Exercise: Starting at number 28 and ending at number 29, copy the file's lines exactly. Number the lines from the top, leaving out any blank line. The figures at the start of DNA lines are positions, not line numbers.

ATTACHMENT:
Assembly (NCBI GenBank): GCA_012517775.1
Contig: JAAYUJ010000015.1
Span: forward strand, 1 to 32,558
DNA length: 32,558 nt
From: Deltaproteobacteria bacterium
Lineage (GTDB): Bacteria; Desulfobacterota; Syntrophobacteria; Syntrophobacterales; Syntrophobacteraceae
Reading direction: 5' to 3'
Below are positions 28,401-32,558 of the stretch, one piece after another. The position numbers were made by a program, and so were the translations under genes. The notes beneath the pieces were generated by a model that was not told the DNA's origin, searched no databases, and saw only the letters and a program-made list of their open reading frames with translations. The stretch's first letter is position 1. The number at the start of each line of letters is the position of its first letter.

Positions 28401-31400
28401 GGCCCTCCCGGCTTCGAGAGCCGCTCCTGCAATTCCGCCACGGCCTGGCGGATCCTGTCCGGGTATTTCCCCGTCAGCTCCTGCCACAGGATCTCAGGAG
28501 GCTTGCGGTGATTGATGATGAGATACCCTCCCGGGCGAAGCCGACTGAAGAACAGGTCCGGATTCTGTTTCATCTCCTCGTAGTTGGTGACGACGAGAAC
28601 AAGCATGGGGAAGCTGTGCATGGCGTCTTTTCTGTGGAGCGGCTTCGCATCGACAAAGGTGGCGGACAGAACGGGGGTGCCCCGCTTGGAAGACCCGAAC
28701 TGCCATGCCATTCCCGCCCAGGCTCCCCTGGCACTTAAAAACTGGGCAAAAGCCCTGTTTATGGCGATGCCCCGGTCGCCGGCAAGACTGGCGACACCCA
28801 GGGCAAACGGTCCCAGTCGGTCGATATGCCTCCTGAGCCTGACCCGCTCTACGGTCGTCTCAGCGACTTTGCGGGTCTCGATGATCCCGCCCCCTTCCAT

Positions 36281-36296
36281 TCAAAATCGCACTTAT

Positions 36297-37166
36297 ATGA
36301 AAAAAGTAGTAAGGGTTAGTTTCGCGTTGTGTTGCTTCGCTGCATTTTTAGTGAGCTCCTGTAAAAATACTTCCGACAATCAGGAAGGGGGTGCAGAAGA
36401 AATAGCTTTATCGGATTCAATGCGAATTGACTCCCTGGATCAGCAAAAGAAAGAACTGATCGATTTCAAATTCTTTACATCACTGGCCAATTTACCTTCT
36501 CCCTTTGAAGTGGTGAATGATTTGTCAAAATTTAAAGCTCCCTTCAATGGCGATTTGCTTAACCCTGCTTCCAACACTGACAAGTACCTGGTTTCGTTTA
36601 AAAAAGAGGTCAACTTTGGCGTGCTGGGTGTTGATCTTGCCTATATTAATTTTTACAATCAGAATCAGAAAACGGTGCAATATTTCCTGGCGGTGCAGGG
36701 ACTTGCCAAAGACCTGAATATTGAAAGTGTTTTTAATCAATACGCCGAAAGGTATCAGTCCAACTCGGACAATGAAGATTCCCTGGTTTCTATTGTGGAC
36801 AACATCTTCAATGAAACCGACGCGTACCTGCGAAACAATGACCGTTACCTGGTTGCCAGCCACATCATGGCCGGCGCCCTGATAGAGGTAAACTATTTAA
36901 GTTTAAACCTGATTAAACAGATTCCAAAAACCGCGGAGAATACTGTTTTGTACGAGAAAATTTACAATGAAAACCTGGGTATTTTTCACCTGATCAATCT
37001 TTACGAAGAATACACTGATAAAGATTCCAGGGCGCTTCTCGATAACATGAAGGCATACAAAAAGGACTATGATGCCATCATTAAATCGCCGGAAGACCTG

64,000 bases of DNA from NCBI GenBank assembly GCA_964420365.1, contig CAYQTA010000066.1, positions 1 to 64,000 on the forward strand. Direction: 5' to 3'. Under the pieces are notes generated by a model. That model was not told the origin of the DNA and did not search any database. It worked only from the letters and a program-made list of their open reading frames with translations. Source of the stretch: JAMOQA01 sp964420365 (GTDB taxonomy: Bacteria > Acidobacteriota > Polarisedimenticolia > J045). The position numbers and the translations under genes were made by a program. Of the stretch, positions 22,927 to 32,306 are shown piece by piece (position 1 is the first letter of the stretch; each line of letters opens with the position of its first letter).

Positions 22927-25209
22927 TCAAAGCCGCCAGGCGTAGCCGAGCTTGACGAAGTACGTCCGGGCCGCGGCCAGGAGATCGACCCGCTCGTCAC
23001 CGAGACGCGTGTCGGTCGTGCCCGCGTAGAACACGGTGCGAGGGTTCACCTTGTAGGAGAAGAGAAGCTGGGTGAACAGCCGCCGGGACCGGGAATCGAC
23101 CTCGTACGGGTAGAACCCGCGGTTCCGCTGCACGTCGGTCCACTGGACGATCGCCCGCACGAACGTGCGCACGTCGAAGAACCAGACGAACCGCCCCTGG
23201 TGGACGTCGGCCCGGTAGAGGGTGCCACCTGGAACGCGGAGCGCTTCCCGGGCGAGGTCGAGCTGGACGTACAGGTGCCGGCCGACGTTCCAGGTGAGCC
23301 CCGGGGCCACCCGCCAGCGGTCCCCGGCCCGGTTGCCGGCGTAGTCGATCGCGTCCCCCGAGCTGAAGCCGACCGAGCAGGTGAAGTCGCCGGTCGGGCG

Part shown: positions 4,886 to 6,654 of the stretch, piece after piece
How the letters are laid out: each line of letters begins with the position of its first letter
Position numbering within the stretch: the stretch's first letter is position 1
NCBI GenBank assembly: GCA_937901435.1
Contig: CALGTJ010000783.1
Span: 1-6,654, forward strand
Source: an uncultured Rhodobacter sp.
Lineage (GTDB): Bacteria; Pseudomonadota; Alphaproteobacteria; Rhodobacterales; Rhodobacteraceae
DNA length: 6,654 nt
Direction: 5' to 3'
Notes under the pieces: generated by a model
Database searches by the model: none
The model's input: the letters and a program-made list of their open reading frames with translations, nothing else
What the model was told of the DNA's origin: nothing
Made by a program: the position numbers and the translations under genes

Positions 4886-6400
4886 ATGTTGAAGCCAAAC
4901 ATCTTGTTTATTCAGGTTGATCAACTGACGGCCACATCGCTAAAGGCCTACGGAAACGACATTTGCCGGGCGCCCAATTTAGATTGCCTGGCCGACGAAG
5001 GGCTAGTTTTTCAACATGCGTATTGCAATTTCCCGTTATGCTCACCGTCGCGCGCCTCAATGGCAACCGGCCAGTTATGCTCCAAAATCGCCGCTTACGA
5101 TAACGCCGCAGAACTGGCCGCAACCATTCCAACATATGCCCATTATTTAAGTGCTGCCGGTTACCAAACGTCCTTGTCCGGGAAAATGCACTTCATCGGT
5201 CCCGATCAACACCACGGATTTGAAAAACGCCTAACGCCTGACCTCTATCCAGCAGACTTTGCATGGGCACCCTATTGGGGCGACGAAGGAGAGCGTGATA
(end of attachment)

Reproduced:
Positions 22927-25209
22927 TCAAAGCCGCCAGGCGTAGCCGAGCTTGACGAAGTACGTCCGGGCCGCGGCCAGGAGATCGACCCGCTCGTCAC